The distributions gathered on the multi-boot ISO are meant for testing, not for installation. The images of the individual distributions offer some advantages. One benefit is that you can create a more up-to-date image of your desired interface, because you design the image yourself using pmbootstrap [9], which is part of PMOS. And this method automatically expands the root filesystem to the entire available space on the SD card. In addition, you can store a public key for SSH directly on the system if it is on the Linux PC on which pmbootstrap is running.

If you are experimenting with PMOS, you need to be aware that the project is entering uncharted territory and that the distribution is still under development; a first stable version was released in early July 2021. However, in combination with the inexpensive PinePhone, it makes for an ideal experimental field to familiarize yourself with the new Linux phone niche. If you keep that in mind, there is nothing standing in the way of an installation on the PinePhone's internal eMMC memory card. You can install directly via pmbootstrap or transfer PMOS from a booted SD card to the eMMC with Jumpdrive [10].


PinePhone's development stagnated for quite some time with the suspend feature, or rather, the inability to wake up from it early enough when a call comes in. The problem has now been fixed, so you can use hibernation mode and answer calls on the first ring. This also ensures an acceptable runtime.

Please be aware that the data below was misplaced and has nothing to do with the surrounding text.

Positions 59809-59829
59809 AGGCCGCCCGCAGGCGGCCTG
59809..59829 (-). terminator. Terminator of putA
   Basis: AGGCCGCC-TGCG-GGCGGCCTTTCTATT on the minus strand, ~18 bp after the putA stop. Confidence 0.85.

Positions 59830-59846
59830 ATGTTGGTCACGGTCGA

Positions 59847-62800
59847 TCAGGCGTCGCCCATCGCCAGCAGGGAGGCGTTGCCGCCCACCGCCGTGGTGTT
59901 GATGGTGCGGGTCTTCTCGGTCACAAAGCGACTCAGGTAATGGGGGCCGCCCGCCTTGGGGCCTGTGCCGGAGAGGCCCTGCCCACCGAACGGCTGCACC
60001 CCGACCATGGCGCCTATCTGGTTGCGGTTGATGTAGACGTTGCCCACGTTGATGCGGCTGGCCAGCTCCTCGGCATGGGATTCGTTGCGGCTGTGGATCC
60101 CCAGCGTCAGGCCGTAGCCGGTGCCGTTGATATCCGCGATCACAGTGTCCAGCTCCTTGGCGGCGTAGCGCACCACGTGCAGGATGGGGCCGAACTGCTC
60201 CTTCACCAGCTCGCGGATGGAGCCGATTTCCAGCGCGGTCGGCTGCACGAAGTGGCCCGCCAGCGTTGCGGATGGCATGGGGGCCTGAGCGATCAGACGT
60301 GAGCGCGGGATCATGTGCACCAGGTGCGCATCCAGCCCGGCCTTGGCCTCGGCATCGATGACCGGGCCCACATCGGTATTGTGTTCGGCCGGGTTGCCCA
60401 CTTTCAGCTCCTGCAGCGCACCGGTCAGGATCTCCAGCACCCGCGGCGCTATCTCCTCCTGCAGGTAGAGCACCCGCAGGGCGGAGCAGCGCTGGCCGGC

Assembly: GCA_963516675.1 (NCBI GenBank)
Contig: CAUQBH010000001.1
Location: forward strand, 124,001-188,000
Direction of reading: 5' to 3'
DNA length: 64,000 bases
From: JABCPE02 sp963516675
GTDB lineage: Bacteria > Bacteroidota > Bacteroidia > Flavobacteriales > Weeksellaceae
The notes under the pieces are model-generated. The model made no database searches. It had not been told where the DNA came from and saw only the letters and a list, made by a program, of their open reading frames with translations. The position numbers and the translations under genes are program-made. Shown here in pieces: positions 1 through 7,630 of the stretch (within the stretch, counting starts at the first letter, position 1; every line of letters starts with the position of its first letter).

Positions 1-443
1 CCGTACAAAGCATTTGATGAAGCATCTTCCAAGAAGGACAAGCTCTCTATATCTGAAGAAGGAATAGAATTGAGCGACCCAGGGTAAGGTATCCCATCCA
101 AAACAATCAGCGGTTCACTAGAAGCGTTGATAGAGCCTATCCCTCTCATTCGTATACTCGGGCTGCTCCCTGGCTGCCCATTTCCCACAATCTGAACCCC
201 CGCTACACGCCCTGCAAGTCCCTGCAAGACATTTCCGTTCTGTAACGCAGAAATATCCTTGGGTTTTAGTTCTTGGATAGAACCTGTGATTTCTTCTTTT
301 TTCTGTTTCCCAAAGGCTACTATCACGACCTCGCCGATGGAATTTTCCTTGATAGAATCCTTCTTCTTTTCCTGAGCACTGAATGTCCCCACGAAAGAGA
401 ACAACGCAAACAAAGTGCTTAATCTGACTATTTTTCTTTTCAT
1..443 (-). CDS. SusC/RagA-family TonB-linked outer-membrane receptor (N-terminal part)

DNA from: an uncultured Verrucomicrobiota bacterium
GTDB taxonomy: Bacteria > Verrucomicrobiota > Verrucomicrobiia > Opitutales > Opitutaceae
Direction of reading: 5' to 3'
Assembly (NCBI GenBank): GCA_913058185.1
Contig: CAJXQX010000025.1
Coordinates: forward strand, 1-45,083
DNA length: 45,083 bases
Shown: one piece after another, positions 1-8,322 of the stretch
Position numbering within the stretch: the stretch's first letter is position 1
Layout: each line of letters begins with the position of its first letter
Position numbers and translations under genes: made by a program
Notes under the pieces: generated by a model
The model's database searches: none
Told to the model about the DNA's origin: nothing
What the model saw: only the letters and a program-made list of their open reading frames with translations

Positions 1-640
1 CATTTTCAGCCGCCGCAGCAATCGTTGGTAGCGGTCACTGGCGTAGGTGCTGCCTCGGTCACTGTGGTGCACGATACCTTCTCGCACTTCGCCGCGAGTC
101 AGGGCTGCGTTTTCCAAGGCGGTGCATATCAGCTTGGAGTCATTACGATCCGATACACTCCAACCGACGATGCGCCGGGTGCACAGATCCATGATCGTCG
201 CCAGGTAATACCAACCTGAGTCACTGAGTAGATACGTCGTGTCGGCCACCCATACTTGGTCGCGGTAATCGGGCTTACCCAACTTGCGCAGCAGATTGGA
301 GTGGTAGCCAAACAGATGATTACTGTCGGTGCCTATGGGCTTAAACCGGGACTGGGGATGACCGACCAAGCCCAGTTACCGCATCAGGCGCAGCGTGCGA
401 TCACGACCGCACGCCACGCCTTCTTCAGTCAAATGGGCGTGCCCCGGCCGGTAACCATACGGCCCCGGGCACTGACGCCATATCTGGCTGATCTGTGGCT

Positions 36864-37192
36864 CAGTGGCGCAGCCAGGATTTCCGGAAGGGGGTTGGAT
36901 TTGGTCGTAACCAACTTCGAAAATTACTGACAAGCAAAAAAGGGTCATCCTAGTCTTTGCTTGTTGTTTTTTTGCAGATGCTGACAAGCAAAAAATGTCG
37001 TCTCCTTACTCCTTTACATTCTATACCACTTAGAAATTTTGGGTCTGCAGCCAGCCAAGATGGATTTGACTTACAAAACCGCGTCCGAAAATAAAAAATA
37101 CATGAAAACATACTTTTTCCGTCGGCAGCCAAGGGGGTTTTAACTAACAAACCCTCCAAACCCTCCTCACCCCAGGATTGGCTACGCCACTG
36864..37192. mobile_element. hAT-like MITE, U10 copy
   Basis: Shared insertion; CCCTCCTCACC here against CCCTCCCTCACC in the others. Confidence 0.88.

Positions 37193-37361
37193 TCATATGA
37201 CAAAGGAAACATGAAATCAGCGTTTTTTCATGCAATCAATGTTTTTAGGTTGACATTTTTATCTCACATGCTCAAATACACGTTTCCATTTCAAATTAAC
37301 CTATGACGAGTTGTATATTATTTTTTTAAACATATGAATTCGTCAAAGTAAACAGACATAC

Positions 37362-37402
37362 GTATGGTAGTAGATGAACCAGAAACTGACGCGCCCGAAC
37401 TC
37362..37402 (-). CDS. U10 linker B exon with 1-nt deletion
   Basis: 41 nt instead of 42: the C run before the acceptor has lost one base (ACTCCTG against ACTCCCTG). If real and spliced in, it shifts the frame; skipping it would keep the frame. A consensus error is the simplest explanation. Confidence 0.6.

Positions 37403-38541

In addition, the camera was an unusable component for a long time, since it lacked an app capable of taking pictures. PMOS developer Martijn Braam, who is enthusiastic about photography, remedied this with his Megapixels app. Developed for PMOS, it now enjoys widespread use on other mobile distributions. Braam described the journey in a series of four blog entries [11]. He also wrote an implementation of Gnome Tweaks for PMOS, which goes by the name of postmarketOS Tweaks [12].

Listing 1 summarizes the commands you use to put PMOS on an SD card, which you then boot on the PinePhone. The PIN you are prompted for at startup time and the passwords for user and root are 1111 for Megi's multi-boot ISO. For a user-designed image, you can set these details during the bootstrap process.

Listing 1

Installing PMOS on an SD Card

### Install Python-Pip3 on the PC
### Debian:
$ sudo apt install git python3-pip
### Fedora:
$ sudo dnf install git python3-pip
### Install Pmbootstrap:
$ pip3 install --user pmbootstrap